He’s sending a message, alright.
Yeah. So we started looking at how you take those idiosyncratic behaviors and shape them into communication that’s more socially acceptable and universally understood.
That’s great background on where you’re coming from. Let’s look at where you are now. How is it you’ve assumed so many academic leadership positions? And was that intentional?
No. When I was hired, the University of Kentucky had a relatively small [communication sciences and disorders] program with a small faculty. We were part of the Department of Special Education. Right after I had been tenured, the chair of the Department of Special Education went on sabbatical, and I was chosen by the department to be the acting chair, which surprised me because I was newly tenured and not a special educator. But I enjoyed it, and shortly afterward took over as program director. Then our program got transferred into the College of Health Sciences, where we became part of a new Department of Rehabilitation Sciences. I was asked to be the first chair of that department and, for several years, served concurrently as the CSD program director. That was a lot of administration at once.
I’m not quite sure how you did all that.
I’m not sure, either. But I did what many people who do administration in academia do: I put my heart and soul into that and put some of my other goals on the back burner. When I took over, our program had four full-time faculty and seven or eight graduate students each year, and we now have a faculty of 10 and about 35 first-year students each year. Our program also provides the inpatient and outpatient services for the University of Kentucky Hospital, with 13 SLPs, and a voice and swallow clinic with five SLPs. We also helped start a rehabilitation sciences doctoral program, an interdisciplinary program for speech-language pathology, occupational and physical therapy, and athletic training. Certainly during the time that I helped lead it, our program grew from a small, kind of peripheral program, into a much bigger, more vital program, and I’m proud of all we’ve accomplished.
How have your academic leadership experiences leading and growing departments influenced your plans for your ASHA presidency?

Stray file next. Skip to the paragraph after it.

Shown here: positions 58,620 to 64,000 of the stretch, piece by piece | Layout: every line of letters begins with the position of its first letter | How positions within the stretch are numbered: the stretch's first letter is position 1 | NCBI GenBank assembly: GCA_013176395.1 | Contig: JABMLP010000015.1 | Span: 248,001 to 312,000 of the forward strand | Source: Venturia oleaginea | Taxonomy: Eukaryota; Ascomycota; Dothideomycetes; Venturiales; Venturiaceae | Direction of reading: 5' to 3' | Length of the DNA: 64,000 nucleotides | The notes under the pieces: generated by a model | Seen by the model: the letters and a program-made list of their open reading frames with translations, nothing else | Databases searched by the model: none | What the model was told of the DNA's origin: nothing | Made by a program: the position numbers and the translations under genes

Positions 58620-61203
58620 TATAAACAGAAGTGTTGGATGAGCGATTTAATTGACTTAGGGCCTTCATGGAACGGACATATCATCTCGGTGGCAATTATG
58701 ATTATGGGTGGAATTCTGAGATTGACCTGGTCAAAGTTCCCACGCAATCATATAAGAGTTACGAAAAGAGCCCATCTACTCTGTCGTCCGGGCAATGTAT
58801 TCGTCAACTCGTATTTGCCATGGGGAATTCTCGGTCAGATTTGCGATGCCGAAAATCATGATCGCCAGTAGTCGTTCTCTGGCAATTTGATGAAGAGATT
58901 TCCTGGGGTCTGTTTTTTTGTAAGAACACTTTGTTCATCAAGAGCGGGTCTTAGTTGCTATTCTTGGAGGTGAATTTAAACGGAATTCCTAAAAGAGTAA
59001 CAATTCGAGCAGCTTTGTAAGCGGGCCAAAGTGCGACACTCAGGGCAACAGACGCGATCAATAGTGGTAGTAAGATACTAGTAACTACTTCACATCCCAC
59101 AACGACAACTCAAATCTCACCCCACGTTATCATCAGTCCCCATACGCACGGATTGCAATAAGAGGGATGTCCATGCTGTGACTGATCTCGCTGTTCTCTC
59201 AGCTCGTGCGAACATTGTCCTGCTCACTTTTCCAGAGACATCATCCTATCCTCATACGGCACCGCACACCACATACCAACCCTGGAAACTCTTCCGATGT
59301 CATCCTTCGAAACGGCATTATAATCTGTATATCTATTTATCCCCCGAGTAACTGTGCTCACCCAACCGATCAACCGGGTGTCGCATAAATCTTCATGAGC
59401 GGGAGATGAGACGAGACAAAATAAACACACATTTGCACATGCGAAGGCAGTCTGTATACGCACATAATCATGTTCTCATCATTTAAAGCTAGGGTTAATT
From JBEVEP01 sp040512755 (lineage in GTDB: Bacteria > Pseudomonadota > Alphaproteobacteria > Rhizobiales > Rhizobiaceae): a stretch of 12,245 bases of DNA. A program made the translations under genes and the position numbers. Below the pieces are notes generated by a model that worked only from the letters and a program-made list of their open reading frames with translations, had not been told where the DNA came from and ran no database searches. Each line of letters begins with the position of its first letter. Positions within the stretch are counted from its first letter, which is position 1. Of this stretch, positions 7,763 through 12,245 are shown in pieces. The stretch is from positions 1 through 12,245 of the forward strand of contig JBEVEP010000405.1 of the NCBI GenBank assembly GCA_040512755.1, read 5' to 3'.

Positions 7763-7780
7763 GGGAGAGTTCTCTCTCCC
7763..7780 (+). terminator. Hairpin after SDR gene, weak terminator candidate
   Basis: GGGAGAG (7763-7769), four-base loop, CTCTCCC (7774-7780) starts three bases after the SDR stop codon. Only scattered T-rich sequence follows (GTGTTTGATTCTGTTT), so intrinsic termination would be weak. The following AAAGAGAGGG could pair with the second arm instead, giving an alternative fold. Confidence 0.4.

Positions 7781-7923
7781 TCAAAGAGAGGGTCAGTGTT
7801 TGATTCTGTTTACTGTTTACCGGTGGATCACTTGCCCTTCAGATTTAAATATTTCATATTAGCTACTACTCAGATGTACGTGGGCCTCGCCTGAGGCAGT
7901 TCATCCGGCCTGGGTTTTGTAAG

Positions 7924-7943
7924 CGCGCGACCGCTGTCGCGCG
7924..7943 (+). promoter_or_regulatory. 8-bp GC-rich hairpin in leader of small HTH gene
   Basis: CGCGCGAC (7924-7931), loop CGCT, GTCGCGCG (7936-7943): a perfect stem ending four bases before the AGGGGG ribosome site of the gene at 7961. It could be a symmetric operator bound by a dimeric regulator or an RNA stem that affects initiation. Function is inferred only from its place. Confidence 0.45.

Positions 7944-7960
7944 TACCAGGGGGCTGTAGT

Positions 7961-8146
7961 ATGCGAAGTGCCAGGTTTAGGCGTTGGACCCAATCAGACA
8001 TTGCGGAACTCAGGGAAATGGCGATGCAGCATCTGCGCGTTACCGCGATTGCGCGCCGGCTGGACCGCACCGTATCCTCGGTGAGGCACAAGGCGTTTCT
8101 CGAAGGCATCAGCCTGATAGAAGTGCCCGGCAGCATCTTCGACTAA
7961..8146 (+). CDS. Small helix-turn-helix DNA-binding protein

What I’ve learned is that you need a good collaborative team to make things happen. To be effective, a good team needs a bunch of pieces: qualified members, a structure that works for you, and good administrative “nuts and bolts” that provide day-to-day support. You have to be good communicators. You have to learn to trust each other, because you’re mutually dependent. Respect makes a big difference: getting people who can be creative, critical thinkers, who can think about things other than the way they’ve always been. You have to be able to talk openly and trust that what you say will be used to better the whole.
Also important to a good team is having a good sense of perspective and a sense of humor, that let you say, “Yeah, this is important, but in the big scheme of things, is it really gonna make a difference if I do this today or tomorrow? Or, maybe this thing that I’m beating my head against the wall about is something I can back off from and come back to in a different way, and it’ll be alright.” Humor makes a big difference here. I’m a big believer in levity—as sometimes we just need to relieve tension and pressure.
It sounds like you want to bring team-building to your presidency. Would you speak to that?
The first thing you need for a good team is good people. We’ve got that in place. ASHA members do a good job of electing really wonderful people to the Board of Directors. Also, the staff in the ASHA national office are terrific and key members of the team. I believe in the whole idea of servant leadership: At the very core, the most important thing a leader does is be a servant to the team and help it do its work, and help it do that work effectively.
Agood leader is somebody who supports and appreciates the contributions of the team members, but doesn’t seek or take credit herself. I have a strong faith in the ability of a good team to do remarkable things, if nurtured and supported.
So, getting to the nitty-gritty of your presidential agenda, what’s at the top?
When you look around, there are so many areas in our professions facing change. Changes in health care service delivery, changes in the way things are funded, and changes in what’s expected of members who are working in education. New technology. Cutbacks or reallocation of resources. The Common Core State Standards. Changing demographics. Expectations for interprofessional practice. Whew! That’s just a start.